4.2. Strengths and Limitations

To our knowledge, this is the first meta-analysis that systematically synthesizes data from studies comparing the mortality among individuals with and without depression after a stroke. The well-known advantage of a meta-analysis of observational studies is that it allows the synthesis of the results of a large amount of studies, providing findings more robust than those deriving from data of individual studies.

Observational studies are an important source in epidemiological research, but they are prone to many methodological issues [41, 42]. Therefore, we paid critical attention to the quality of evaluated papers. According to quality assessment, we found methodological issues and potential risk of bias related to selection of sample or depression assessment in some studies. However, the sensitivity analyses did not show significantly different results than the overall pooled analysis. Therefore, lower quality related to poor level of representativeness of selected samples, either lack of reliability or specificity of methods to detect depression, did not seem consistently affecting and influencing the association between depression after stroke and subsequent mortality. However, we need to highlight the low degree of comparability between studies. Studies differ for several important characteristics, other than followup duration, such as study design, source of recruitment, and time of depression assessment.

Our paper included only published studies with sufficient data, excluding conference abstracts because these often cannot give reliable information on patients’ characteristics, inclusion criteria, exposure detection, and other relevant issues. Furthermore, hand searching and searching of the grey literature were not conducted, and possibly some relevant studies could not be included. Therefore, we need to consider the risk that an amount of negative or uncertain results remained unpublished or, at least, were not available from databases that we have explored. However, Egger’s test showed the lack of risk of publication bias.

4.3. Clinical Perspectives

The nature of the relationship between depression and mortality remains unknown. Depression may affect prognosis and risk of mortality after stroke because stroke patients suffering from depression may be less compliant to treatment. When mental health disorders cooccur with other medical conditions, this cooccurrence tends to reduce adherence to interventions [43, 44].

On the other hand, the relationship may be explained by the fact that depression could be more frequent in people vulnerable to physical disability and a higher stroke severity [45]. In that case, depression may be not an independent factor, but simply a mediator variable for severe physical damage related to a higher likelihood of mortality.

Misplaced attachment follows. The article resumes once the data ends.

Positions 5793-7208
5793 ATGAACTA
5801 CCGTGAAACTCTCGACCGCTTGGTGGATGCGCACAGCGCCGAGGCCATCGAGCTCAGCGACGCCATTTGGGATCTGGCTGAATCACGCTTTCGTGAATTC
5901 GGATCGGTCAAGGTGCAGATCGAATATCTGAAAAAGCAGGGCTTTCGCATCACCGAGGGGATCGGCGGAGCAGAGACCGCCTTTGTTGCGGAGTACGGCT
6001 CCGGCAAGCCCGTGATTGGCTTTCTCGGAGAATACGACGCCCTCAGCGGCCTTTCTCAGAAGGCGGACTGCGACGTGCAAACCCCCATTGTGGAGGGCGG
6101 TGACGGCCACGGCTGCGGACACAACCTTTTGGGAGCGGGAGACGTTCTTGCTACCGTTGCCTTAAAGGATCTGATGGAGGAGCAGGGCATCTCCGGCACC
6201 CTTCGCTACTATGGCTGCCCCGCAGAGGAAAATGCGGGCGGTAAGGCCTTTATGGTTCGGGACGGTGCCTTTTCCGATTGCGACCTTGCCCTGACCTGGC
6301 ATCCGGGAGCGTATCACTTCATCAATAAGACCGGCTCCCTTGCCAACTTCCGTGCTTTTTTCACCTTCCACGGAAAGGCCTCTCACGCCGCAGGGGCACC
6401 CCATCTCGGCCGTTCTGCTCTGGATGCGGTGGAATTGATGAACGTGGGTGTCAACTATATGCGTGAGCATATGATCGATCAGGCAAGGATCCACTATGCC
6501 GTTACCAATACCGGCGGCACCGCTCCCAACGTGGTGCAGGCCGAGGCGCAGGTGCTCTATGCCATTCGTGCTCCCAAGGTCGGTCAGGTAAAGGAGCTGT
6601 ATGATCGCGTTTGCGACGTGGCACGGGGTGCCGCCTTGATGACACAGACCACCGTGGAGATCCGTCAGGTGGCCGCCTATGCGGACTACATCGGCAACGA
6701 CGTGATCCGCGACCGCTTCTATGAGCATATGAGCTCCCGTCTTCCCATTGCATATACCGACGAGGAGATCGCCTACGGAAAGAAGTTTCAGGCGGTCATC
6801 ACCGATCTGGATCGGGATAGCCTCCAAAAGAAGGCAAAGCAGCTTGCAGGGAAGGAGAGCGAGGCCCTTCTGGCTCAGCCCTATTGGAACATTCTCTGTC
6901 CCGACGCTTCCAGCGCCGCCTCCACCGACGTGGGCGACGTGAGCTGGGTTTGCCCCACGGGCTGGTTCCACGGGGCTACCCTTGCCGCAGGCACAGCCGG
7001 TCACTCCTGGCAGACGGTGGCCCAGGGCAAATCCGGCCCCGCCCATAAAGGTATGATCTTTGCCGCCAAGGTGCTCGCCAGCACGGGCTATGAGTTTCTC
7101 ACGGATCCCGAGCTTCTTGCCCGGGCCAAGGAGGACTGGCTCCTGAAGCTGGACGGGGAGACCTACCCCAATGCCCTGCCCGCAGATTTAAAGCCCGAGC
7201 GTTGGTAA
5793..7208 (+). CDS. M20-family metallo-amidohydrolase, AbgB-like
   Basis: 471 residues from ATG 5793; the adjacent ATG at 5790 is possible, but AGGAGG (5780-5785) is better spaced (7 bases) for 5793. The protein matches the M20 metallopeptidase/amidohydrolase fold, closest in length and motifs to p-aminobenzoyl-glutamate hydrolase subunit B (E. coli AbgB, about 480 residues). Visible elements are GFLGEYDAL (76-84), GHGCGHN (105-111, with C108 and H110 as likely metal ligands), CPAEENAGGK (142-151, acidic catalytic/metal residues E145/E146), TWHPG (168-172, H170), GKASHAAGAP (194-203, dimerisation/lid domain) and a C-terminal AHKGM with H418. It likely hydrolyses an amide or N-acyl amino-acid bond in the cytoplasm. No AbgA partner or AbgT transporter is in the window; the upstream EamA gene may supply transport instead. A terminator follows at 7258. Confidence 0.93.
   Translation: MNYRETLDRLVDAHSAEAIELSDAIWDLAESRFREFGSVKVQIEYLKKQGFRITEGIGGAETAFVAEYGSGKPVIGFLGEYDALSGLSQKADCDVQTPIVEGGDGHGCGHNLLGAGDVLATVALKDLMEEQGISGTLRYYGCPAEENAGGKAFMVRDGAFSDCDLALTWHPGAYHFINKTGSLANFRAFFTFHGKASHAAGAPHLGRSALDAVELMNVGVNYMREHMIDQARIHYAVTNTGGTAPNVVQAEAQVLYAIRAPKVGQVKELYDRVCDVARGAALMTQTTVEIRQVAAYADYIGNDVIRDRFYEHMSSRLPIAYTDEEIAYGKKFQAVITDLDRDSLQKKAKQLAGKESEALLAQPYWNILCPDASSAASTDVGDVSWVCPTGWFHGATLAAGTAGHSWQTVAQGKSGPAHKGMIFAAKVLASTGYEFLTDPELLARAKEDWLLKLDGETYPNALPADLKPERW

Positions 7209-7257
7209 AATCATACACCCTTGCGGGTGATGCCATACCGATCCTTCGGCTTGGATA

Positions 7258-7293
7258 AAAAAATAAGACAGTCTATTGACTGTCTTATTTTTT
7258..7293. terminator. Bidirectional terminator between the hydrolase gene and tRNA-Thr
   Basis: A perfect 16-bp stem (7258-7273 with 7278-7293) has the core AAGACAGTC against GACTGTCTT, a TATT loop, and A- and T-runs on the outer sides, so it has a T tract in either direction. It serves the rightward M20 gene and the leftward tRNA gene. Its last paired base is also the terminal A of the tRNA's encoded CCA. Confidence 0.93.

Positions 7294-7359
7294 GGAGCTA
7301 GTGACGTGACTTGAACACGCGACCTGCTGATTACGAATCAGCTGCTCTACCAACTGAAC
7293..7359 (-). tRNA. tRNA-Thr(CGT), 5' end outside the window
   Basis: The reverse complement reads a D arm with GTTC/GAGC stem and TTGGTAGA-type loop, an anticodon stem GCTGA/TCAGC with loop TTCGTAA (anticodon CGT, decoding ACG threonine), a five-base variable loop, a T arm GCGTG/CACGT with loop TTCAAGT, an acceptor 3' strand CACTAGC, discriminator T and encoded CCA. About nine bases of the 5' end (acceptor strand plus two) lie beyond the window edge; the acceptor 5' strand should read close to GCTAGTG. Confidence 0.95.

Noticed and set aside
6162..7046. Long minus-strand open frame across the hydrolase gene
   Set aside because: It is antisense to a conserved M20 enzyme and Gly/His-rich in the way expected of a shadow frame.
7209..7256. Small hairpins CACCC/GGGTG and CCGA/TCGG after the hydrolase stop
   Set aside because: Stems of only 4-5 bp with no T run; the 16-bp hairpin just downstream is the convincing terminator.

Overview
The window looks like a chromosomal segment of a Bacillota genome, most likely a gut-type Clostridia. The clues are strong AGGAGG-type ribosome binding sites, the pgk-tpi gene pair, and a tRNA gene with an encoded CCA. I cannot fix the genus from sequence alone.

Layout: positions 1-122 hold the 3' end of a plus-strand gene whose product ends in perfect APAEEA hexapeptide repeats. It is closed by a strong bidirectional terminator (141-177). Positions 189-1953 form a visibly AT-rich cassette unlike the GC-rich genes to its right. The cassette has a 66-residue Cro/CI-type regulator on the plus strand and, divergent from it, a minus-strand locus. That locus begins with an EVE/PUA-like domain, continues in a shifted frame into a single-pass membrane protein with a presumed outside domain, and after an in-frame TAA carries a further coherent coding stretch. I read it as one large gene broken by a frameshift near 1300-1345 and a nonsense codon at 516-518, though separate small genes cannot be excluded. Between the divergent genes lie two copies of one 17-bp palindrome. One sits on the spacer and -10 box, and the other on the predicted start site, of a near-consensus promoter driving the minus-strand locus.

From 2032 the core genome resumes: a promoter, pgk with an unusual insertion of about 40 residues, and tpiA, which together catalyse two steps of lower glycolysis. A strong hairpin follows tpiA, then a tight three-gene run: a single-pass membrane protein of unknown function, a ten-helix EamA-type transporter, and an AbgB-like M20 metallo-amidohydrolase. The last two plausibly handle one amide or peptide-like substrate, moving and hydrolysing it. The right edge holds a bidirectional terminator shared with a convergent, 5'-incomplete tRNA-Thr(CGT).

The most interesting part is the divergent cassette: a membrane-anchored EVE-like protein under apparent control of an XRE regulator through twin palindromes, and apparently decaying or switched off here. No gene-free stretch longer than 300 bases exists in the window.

Emerging line of evidence highlighted that the relationship between depression and stroke and other severe illnesses, for example, myocardial infarction, heart disease, and cancer, is bidirectional and, at least in part, is driven by several biological processes, including immune dysregulation [46]. Depression may lead to dysregulation of immunologic mechanisms, coagulation abnormalities, and vascular endothelial dysfunction, which are associated with an increased risk of cardiovascular disease and mortality [47].

Clinicians should regularly assess symptoms of depression in people who report a stroke in their clinical history. Sensitivity and specificity of assessment and screening of depression among people with stroke represent often an important issue. Frequently, a mood disorder remains undetected and, therefore, undertreated [28, 48]. Depressive disorders among patients with anosognosia, neglect, or aprosody, who deny symptoms of depression, may also be underdiagnosed, although symptoms related to specific physical disease, such as changes in appetite or insomnia, may be overestimated by clinicians [26].

Equally, treatment of depression is often complicated as people with stroke are often more prone to side effects and interactions among different drugs rather than general population [40], likewise similar comorbidities in mental health disorders [44]. Main data on drugs therapy showed the importance of antidepressant medications, particularly with SSRI, as this may improve not only the life expectancy of poststroke patients but also their quality of life. Trials are limited and focused mainly on antidepressant agents such as Fluoxetine [49, 50], Citalopram [51, 52], and Reboxetine [52, 53]. Systematic reviews found that antidepressants usage may reduce symptoms of depression, but it also pointed out that clinicians should use these drugs with caution in people with persistent depression, as little is known about the risks, especially of seizures, falls, and delirium [54]. Furthermore, there was no clear effect of pharmacological therapy on the prevention of depression after stroke [55].

4.4. Conclusions

Despite some limitations, the results of this meta-analysis confirm the potential role of depression on poststroke mortality. Regular screening might help in detecting prevalent cases [48]. Further research is needed in order to clarify the nature of depression poststroke/mortality association and related pathophysiological processes. Secondly, effectiveness of pharmacotherapy and psychotherapy for preventing and treating depression after stroke should be explored. Before any recommendation on their routine use, given the well-known implementation issues of the even more robust guidelines [56], further randomized controlled trials are needed to estimate effectiveness of antidepressants for depression treatment and their potential benefits in terms of life expectancy.

Conflict of Interests

The authors declared that they have no conflict of interests.


The authors thank Allan House, Huanguang Jia, Claudia Kemper, Peter Knapp, Halvor Naess, Joshua Willey, and Linda Williams for providing them important information and for clarification on relevant data in their articles, and they all also thank the authors of the included papers.